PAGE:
Getting pets to take their medication is probably one of the most challenging tasks pet owners face. Cats are especially difficult because they don’t just spit out pills; they also claw and bite and put up a major fight that spills spit, half-dissolved tablets and your blood everywhere. It’s traumatic for both sides, for sure. Here are some tips on how to give your cat tablets and other meds.

All is not lostIt's not easy to give your cat medicine

The most difficult part of giving your cat medicine is restraining her so that she doesn’t take a pound of flesh in compensation for her suffering. Fortunately there are some techniques you can use to swaddle your cat carefully and safely to protect you both. You can then follow additional tips to give your cat a pill – and other medication.

Preparation is key

The trick to successfully give your cat meds is to prepare well beforehand. Start off by understanding exactly what the medication is, how it works and what the dosage is. For example, take note of whether your cat’s medication is time release. Some tablets are made to a ‘slow release’ formula which means that the active ingredient is released over a period of time. These types of tablets must NOT be crushed.

Note whether your pet’s medication should be taken on an empty stomach or with food. Some tablets need to be taken with food so that the active ingredient is more easily absorbed. Other meds must be taken on an empty stomach so that food doesn’t interfere with active ingredient absorption. Not following the directions stipulated may well render the medication ineffective.

Prepare a space for administering the tablet. Have a large towel or sheet on hand so you can swaddle your cat. This stops her from struggling and keeps her claws well away from your arteries. It’s always easier to have another set of hands, so ask a family member or friend for help with medicating your cat.

cat burrito

Working on a counter top or table will ensure a comfortable working height so you or your friend can hold your cat easily and prevent her from heading for the hills until suppertime. Always be very gentle and avoid sudden movements while you place your cat comfortably on the towel. If you have a helper, ask them to hold your cat’s shoulders while you carefully wrap the towel around your cat. Your cat should be swaddled like a baby with just her head peeking out – like a burrito.

Getting down to business

Ask your assistant to will hold your cat steady while you do all the dirty work. Make sure you have two free hands so you can open your cat’s mouth and pop in the pill.

With one hand hold your cat’s head firmly yet gently, place your forefinger and thumb on your cat’s forehead making an upside-down U-shape, with your fingers resting along your cat’s cheekbones.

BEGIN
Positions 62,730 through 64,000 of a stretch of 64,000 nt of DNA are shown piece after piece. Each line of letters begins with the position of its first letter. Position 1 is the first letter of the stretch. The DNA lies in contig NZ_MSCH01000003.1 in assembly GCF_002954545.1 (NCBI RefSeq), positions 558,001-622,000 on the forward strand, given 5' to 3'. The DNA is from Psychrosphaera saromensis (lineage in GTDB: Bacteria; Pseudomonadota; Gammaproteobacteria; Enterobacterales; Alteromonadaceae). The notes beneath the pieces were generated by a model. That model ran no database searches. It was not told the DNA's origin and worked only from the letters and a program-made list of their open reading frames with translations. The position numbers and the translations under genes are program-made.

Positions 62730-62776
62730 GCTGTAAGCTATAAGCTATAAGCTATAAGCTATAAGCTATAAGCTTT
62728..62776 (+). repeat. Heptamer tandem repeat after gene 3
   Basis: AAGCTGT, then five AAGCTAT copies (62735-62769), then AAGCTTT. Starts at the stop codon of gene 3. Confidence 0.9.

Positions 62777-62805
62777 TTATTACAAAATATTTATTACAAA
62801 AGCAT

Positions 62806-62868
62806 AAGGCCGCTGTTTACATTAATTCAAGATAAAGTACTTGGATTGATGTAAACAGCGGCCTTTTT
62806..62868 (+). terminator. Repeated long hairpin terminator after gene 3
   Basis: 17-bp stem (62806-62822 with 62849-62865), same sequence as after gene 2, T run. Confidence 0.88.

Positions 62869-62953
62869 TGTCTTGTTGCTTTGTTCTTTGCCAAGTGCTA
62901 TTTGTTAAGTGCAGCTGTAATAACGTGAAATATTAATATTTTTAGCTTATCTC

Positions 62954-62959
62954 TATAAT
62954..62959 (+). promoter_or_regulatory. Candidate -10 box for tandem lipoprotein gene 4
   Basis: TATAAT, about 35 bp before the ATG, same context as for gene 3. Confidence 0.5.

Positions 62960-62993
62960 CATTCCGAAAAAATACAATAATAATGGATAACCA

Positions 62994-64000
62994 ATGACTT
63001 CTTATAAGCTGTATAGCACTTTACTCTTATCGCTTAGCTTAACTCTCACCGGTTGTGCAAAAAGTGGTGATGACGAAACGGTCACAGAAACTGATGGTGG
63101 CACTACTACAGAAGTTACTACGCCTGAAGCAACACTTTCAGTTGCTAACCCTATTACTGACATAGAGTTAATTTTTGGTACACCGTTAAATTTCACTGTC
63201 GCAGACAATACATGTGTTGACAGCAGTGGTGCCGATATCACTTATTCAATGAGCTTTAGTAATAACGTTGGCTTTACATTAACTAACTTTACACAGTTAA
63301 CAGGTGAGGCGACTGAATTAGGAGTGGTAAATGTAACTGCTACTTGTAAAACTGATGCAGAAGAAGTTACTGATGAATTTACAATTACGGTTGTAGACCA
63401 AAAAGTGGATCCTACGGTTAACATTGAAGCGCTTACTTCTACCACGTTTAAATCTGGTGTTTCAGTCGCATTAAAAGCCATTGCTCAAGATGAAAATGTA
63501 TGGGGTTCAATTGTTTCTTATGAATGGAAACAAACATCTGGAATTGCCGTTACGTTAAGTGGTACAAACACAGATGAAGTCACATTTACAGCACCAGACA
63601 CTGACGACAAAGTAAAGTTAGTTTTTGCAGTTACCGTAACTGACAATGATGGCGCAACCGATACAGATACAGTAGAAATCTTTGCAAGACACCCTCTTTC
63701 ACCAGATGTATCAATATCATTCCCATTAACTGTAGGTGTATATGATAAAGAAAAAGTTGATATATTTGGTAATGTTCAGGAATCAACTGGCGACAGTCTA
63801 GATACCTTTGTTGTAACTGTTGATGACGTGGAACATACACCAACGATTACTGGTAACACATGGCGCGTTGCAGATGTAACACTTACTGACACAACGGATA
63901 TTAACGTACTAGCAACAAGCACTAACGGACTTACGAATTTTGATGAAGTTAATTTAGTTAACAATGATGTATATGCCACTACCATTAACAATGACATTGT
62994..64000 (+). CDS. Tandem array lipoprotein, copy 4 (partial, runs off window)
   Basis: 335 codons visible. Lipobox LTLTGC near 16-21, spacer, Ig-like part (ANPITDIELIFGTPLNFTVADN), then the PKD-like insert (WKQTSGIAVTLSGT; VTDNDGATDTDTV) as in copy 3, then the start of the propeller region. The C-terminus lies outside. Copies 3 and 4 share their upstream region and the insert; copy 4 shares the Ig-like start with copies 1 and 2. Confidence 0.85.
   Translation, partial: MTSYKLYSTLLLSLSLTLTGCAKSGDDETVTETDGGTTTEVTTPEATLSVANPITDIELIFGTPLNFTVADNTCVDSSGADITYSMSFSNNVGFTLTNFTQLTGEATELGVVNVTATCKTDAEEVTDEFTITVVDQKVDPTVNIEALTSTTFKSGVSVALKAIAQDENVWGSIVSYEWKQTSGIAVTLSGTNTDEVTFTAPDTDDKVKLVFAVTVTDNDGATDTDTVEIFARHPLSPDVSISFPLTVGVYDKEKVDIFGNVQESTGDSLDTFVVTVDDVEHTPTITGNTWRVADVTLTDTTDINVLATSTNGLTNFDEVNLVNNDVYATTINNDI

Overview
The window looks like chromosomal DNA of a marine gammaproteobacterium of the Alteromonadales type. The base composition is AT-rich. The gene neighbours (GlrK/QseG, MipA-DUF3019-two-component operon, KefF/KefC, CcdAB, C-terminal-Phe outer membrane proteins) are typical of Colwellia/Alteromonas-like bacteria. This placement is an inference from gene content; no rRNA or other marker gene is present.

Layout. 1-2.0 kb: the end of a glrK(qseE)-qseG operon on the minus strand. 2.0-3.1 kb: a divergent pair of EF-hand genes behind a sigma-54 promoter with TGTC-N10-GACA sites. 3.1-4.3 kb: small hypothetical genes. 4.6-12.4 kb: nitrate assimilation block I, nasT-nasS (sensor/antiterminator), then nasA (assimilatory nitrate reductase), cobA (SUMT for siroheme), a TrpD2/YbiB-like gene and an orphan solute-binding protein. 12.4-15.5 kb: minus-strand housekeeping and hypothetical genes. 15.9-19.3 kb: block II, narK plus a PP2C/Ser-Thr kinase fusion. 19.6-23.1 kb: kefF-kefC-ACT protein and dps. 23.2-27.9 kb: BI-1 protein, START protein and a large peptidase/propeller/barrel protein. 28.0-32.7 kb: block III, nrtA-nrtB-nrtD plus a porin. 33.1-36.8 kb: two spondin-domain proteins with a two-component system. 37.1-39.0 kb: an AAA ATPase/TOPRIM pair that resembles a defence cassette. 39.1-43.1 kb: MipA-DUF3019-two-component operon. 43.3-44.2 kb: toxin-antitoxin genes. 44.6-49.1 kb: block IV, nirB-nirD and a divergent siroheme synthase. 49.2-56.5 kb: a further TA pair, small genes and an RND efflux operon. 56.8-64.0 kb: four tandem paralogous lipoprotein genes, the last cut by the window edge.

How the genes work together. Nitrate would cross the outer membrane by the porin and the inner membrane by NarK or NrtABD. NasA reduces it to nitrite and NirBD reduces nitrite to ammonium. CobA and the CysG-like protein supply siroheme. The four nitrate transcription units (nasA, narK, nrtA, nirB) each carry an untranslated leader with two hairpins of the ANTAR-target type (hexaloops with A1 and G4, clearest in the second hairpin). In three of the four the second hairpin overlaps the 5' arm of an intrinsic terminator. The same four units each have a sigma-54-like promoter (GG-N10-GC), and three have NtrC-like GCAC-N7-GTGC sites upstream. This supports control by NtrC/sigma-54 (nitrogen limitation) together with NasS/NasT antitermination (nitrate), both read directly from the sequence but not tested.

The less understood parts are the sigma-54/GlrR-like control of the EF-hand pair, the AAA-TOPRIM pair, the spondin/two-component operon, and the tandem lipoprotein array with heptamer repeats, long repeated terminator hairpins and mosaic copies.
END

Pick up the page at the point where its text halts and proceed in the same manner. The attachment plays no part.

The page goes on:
Raise your cat’s head gently so that her nose is angled towards the ceiling. This position will automatically make her jaw open slightly. Now you can gently press your thumb and fingertip into her mouth (keep her lips between your fingers and her teeth). This should make her open her mouth.

You’ll need to open her mouth a little wider with your other hand by pushing gently down on her chin. Now you can drop the pill into the back of her mouth. With the pill at the back of her mouth, she can’t spit it out and if she tries, the contraction of the tongue will push the pill further back into the throat, forcing her to swallow the pill. Job done.

If you suspect that the job hasn’t, in fact, been done and your cat is craftily hiding the pill in her mouth so she can spit it out, you can hold her mouth closed (gently) and blow softly in her nose. This usually triggers the swallowing action.

Try to encourage her to drink some water immediately so help the pill down her oesophagus. If there are no instructions regarding food, you can also give her a treat so she doesn’t hold a grudge … for too long.

Pill popper: The easy way to give your cat pills

If painful experience has taught you that you would rather not stick your fingers in your cat’s mouth, then you can buy a pill-popper. Pill poppers allow you to quickly and easily ‘pop’ a pill into the back of your cat’s mouth so she swallows instinctively. You will still have to go the swaddling route if your cat is particularly feisty, but at least you don’t have to worry about getting the pill in the right place. Pill poppers are available at pet shops and vet shops.

It’s not a pill

You can use a syringe to administer liquid medication. Be careful when tilting your cat’s head backwards because you could accidentally squirt the medicine down her windpipe. If you are too nervous to take the risk, you can ask your vet to administer the liquid medication,. However, this means you’ll have to go back and forth a lot. It’s better to ask your veterinarian to show you how to do it properly and then take the plunge and do it yourself.

All of these techniques aren’t just to make it easy to give your cat meds. They also work for difficult dogs and other small animals, like rabbits and hamsters.